I want to remind members that we have, again, 15 percent unemployment in this state. Businesses are fleeing our state. Families are going along with it. We hear it every day. Our economy is spiraling downward out of control, and yet, we have the audacity—and when I say "we," I mean the government by way of the administration—to propose the increase of pay to our state employees, while the rest of our state and the rest of our private sector see dramatic reductions in their benefits and in their salaries.



This is clearly leading against the will of the people that we represent. It is contrary to why I came to Lansing and why I serve in the position that I do and why you serve in the position that you do. We have the trust and confidence of the people we represent for a reason. It is our responsibility to represent them well. This is not representing them well when we don’t look at the writing on the wall. We have all of this happening around us.


We just saw one of the world’s largest corporations in GM fold up and go into bankruptcy. We are seeing our school districts fighting for their lives; law enforcement layoffs, so we don’t have cops in the street. Yet we are willing to pay our employees more, to the tune of $77 million, so that we have to cut back in other areas like law enforcement and education.


I would just like to know from those who decide to vote against this which priority item will you cut to stick to your guns on this pay increase. Which will it be: education, law enforcement, environment? What other hot-ticket items are you willing to ignore just to defend the status quo and allow this pay increase to go through?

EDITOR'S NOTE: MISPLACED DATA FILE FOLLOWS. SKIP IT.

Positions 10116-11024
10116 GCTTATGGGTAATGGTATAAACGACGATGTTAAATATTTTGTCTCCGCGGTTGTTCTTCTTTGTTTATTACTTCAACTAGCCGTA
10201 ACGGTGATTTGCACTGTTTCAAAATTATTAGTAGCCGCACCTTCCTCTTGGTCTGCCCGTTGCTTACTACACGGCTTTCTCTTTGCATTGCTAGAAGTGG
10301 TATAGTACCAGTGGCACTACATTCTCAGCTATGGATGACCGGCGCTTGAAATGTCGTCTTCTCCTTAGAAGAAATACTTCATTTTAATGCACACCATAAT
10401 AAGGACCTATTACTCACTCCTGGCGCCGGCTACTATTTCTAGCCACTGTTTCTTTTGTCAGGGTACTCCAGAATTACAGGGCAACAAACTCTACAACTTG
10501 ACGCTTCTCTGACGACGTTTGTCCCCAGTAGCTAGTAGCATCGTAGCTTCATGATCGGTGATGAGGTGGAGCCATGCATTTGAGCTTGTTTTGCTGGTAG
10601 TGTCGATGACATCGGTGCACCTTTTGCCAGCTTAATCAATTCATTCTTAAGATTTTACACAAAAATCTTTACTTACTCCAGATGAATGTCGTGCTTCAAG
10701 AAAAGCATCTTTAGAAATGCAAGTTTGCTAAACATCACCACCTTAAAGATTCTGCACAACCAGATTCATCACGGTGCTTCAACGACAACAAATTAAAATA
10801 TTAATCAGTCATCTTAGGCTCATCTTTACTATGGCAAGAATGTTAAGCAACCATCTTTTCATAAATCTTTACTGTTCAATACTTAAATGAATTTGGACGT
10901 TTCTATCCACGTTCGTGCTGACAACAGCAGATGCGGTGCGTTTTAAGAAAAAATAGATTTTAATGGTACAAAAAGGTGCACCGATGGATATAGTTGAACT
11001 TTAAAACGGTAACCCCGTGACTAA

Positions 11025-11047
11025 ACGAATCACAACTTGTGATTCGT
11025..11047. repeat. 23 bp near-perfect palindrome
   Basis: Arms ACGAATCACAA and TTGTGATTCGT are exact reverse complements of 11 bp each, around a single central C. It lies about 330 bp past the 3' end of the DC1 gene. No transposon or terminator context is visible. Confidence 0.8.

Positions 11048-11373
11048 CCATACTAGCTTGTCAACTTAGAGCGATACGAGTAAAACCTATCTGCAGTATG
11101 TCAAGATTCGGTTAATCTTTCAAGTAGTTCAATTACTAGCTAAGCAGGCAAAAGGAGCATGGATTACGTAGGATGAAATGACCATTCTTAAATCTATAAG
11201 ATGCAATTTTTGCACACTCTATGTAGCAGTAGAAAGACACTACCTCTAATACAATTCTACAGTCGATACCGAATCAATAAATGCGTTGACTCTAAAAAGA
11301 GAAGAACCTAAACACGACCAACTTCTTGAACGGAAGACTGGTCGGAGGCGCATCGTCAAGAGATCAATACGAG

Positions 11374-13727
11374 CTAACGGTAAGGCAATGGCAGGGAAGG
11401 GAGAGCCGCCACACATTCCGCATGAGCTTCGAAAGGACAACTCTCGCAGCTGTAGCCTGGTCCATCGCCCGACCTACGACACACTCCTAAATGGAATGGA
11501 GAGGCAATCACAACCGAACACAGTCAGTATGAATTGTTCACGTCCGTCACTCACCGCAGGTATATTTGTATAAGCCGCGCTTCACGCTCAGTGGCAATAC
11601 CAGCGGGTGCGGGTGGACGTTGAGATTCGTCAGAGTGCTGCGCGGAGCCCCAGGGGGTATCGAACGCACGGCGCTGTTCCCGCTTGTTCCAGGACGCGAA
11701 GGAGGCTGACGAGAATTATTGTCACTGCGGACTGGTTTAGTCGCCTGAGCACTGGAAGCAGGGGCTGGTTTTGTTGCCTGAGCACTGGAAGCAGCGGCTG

I want to make a note that last week, there was a discussion about the legality. I want to refer to this claim of an unfair labor practice. There has been no discussion as to where the cite is on this, but the law is clearly defined when it comes to unfair labor practices in the U.S. Code, 29 USC 158 of the National Labor Relations Act, which limits the means by which employers may react to workers in the private sector and create labor unions, engage in collective bargaining, and take part in other activities to support their demands. However, specifically in Section 2 of that part of the code it says the act does not apply to federal, state, or local government workers—does not apply. However, our State Constitution, which I take very seriously, is very clear and unambiguous in Article 11, Section 5, where in it provides that the legislature within 60 days by a two-thirds vote of both chambers may reject the pay increase. Specifically, in the Constitution, the Legislature is granted the authority to reject the pay increase.


I would argue that we have the responsibility, under the circumstances, to step up pursuant to the Constitution and reject this pay increase.